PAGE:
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Letting the Al Qaeda Myth Go Unchallenged By: Seth Forman
FrontPageMagazine.com | Thursday, October 02, 2008


During last Friday’s debate, John McCain – whose performance was otherwise very strong – failed to debunk the falsest charge of the evening.  According to Obama, “from a strategic national security perspective, Al Qaeda is resurgent, stronger now than at any time since 2001.”  This is the one meme of the anti-war left that the success of the surge has most decisively put to rest.  But after the debate – and after eight years of an administration that long ago stopped trying to defend its policies in Iraq – the prospect that McCain will more competently ward off critics is far from certain.  

Critics like Obama carp that had there been no invasion, there never would have been al Qaeda in Iraq.  This is difficult to either prove or disprove. We know that Iraq harbored and very likely supported Abdul Rahman Yasin, one of the suspected bomb makers involved in the first World Trade Center attack in 1993. A series of memos from the spring of 2001, uncovered after the U.S. invasion, shows that the Iraqi Intelligence Service funded Abu Sayyaf and Ansar Al Islam, Al Qaeda affiliated groups; that Osama bin Laden requested Iraqi cooperation on terrorism and propaganda; and that in January 1997 the Iraqi regime was eager to continue its relationship with bin Laden.  Other documents indicate that Hussein was a sponsor of Al Qaeda activities in the Sudan.  Still, an exhaustive Pentagon study concluded in 2006 that there was “no operational” relationship between Sadaam and Al Qaeda.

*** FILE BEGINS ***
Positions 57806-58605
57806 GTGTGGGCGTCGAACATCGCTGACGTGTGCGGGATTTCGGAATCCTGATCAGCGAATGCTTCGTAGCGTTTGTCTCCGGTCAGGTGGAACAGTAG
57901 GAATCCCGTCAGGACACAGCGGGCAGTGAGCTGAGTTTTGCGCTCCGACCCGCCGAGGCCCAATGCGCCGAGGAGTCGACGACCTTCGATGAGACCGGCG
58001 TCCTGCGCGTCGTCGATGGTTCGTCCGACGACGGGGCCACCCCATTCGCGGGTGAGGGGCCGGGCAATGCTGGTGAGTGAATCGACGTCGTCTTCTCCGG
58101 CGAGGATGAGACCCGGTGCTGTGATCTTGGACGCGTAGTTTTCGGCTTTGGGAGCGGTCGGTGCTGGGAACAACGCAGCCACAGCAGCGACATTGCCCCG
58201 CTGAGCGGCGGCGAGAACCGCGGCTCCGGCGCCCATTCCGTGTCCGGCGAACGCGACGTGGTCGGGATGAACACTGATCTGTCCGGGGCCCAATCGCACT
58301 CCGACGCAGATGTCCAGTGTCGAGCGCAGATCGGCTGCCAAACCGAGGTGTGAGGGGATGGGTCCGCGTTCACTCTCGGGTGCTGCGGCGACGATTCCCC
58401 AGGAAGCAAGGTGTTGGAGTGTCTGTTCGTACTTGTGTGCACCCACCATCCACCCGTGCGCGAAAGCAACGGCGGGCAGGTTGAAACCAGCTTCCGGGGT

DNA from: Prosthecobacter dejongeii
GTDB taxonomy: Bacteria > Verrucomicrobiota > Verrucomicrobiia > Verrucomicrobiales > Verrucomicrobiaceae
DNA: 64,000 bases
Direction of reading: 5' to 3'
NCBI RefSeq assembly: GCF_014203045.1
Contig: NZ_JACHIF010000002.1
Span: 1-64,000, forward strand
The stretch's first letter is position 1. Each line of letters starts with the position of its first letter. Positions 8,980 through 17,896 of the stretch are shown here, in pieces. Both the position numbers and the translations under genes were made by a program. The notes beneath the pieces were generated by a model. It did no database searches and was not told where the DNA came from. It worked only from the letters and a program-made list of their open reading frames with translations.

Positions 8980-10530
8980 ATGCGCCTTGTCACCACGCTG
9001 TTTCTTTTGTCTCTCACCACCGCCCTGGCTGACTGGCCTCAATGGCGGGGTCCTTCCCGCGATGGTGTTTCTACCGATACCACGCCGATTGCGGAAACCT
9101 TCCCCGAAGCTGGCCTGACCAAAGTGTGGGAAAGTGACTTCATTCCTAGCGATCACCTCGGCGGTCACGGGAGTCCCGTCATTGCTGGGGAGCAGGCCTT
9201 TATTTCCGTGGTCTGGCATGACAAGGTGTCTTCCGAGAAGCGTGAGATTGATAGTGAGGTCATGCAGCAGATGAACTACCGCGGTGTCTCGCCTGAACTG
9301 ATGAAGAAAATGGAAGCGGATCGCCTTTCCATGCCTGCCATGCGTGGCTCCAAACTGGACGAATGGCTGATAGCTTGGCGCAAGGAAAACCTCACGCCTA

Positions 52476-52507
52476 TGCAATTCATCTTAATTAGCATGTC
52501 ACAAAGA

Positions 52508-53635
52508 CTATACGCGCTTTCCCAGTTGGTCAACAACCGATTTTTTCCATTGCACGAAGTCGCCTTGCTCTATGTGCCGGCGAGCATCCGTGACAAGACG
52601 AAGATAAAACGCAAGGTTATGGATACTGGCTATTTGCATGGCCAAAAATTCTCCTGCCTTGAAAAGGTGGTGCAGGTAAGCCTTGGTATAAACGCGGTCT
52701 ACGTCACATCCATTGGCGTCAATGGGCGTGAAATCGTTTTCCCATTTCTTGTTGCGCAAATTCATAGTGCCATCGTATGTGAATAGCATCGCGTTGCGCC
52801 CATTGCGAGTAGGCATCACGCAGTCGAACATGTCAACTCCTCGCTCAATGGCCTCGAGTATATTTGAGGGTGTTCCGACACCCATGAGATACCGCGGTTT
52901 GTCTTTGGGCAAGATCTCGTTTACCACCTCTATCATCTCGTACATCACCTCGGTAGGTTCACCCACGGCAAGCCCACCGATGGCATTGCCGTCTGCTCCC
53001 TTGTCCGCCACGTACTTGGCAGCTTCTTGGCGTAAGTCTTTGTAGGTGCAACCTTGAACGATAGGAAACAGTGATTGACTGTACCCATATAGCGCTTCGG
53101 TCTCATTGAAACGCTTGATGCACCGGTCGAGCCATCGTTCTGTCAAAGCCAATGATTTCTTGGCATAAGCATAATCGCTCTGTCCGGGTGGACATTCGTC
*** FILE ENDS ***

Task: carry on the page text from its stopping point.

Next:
But what is not in dispute is that thousands of jihadists are dead, Al Qaeda has suffered a major loss in Iraq, its self-declared "central battlefield," and the movement is largely discredited on the Arab street and even within Islamist circles. Not even the war’s strongest supporters could have predicted this in 2003. 

In May of this year CIA Director Michael Hayden told the Washington Post that Al Qaeda is essentially defeated in Iraq and Saudi Arabia and on the defensive throughout much of the world. Pointing to the series of mostly low level terrorist attacks in European countries since 2003,  former CIA official Robert Baer backs this view, telling Reuters last month that what “Al Qaeda's left with is a bunch of Sunni radicals in various capitals who get their orders and technology on the Internet. But their contact with home base is not very strong and they're not very disciplined.” 

This shouldn’t surprise anyone: it makes sense that an Arab-led terrorist group like Al Qaeda would suffer more from a defeat in a strategically critical country in the heart of the Arab Middle East than from a defeat in a primitive backwater in Central Asia, like Afghanistan. The rugged hills on the Pakistani Afghan border may be dangerous, but they are not conducive to organizational command and control.

It is for this reason that Osama bin Laden would state in 2004, “The most important and serious issue today for the whole world is this Third World War, which the Crusader-Zionist coalition began against the Islamic nation. It is raging in the land of the two rivers. The world’s millstone and pillar is in Baghdad, the capital of the caliphate.”